George Washington Papers

To George Washington from Edmund Randolph, 22 May 1794

From Edmund Randolph

[Philadelphia] May 22. 1794.

The Secretary of state has the honor of sending to the President Mr Hammond’s reply, this moment received, and the letter of the 29th of April to which he refers. The President will be so good, as to let the Secretary have the papers, as early in the morning as may be convenient; to have them copied on the supposition of their being proper for congress; and to prepare a short answer as to matters of fact, which in the last very long paragraph are presented in a perverted, tho’ very feeble form.1

The copy of the letter to Mr Hammond, intended for the President, was directed to be sent to him this afternoon.2

AL, DNA: RG 59, Miscellaneous Letters; LB, DNA: RG 59, GW’s Correspondence with His Secretaries of State.

1British minister George Hammond’s letter to Randolph of 22 May responded to Randolph’s letter of 20 May, for which, see GW to the U.S. Senate and House of Representatives, 21 May, n.3. Hammond acknowledged the authenticity of Lord Dorchester’s speech to the Indians but claimed that in referring to the likelihood of war, Dorchester had reference to possible aggression from Vermont, not to any British intentions. Hammond claimed that, despite assurances, the U.S. government had failed to "repress" encroachments from Vermont into territory held by the British, remarking that "though the space of fifty days elapsed between my letter of the 10th of March 1794 upon this subject and your answer of the 29th of April 1794, you did not attempt to deny the facts which I then stated, and which I now explicitly repeat."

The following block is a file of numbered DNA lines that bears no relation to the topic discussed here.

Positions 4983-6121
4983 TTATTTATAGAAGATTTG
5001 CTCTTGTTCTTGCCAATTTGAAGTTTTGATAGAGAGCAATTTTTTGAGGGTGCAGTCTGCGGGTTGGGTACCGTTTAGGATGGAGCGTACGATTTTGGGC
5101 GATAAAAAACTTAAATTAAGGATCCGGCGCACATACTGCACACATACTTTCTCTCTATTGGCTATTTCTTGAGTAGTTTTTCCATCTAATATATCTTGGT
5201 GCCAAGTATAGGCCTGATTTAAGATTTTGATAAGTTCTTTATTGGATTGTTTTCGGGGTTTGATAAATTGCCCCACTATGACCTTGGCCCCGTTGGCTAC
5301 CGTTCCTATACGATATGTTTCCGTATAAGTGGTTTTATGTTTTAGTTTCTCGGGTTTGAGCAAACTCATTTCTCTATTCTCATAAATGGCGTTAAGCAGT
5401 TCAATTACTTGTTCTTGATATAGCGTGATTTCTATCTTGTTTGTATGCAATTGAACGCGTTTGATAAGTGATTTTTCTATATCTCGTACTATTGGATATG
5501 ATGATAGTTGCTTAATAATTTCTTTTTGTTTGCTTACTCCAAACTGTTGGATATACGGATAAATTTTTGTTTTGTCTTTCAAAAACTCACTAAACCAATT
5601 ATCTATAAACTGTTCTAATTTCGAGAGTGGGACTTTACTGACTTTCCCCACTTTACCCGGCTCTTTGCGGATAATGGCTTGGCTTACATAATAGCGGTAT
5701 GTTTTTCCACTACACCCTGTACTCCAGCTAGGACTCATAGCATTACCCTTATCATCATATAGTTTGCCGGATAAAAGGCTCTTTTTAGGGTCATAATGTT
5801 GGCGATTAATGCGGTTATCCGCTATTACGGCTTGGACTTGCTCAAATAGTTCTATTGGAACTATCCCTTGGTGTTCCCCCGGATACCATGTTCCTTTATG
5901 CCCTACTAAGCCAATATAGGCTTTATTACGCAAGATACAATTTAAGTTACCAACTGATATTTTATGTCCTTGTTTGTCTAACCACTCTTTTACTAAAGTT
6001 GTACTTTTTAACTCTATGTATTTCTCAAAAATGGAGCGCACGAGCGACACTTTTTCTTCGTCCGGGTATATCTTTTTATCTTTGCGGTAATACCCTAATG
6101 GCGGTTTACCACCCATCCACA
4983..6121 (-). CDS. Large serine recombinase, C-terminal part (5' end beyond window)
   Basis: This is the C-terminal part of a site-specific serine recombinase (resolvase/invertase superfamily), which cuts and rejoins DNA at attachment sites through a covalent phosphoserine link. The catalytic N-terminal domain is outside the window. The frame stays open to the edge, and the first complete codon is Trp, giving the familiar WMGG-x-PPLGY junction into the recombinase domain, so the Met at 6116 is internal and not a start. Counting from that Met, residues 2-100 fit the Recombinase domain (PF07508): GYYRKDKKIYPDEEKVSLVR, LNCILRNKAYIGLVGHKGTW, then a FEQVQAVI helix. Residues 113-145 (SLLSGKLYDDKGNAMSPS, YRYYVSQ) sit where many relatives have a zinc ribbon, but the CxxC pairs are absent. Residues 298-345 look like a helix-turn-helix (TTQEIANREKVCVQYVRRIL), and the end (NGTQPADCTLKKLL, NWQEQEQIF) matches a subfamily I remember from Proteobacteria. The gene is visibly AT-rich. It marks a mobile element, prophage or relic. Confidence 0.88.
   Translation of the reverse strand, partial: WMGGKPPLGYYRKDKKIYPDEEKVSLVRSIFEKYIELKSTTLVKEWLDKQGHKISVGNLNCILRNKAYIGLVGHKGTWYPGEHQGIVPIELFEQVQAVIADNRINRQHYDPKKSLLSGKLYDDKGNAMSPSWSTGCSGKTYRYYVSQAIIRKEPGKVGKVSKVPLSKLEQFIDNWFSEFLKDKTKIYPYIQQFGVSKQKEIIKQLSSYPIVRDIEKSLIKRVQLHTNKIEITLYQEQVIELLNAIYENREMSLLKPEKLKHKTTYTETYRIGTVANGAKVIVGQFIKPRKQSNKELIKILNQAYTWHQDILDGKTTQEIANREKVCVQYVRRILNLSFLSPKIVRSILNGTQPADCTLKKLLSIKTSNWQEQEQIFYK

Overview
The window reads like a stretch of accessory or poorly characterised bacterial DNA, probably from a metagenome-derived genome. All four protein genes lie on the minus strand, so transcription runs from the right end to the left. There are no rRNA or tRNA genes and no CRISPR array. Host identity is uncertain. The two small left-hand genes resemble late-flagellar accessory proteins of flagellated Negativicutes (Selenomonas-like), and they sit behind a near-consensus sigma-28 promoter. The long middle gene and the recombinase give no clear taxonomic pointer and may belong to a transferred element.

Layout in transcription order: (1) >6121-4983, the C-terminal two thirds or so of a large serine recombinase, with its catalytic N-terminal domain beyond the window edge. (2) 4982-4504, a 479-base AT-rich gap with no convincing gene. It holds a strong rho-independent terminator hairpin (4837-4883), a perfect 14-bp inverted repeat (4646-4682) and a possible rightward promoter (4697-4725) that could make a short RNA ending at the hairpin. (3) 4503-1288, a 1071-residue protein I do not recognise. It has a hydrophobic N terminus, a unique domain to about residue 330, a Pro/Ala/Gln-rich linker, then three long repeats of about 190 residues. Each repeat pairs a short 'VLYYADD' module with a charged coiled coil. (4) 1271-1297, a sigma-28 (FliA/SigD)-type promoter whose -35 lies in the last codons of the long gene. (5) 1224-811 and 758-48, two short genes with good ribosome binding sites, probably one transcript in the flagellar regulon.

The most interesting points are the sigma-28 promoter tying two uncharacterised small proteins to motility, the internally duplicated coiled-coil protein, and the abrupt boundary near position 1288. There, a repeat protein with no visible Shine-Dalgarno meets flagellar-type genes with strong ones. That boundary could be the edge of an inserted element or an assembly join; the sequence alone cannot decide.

With regard to the complaint that John Graves Simcoe was building a fort on the Maumee River in U.S. territory, Hammond denied having any knowledge of such activity, but continued "even admitting your information to be accurate, much will depend on the place, in which you assert that the fort is intended to be erected—and whether it be for the purpose of protecting subjects of his Majesty residing in districts dependent on the Fort of Detroit, or of preventing that fortress from being straitened by the approach of the American army—To either of which cases I imagine that the principle of the status quo, until the final arrangement of the points in discussion between the two countries shall be concluded, will strictly apply." He would, however, transmit to Dorchester and Simcoe copies of Randolph’s letter and his answer "for their respective information."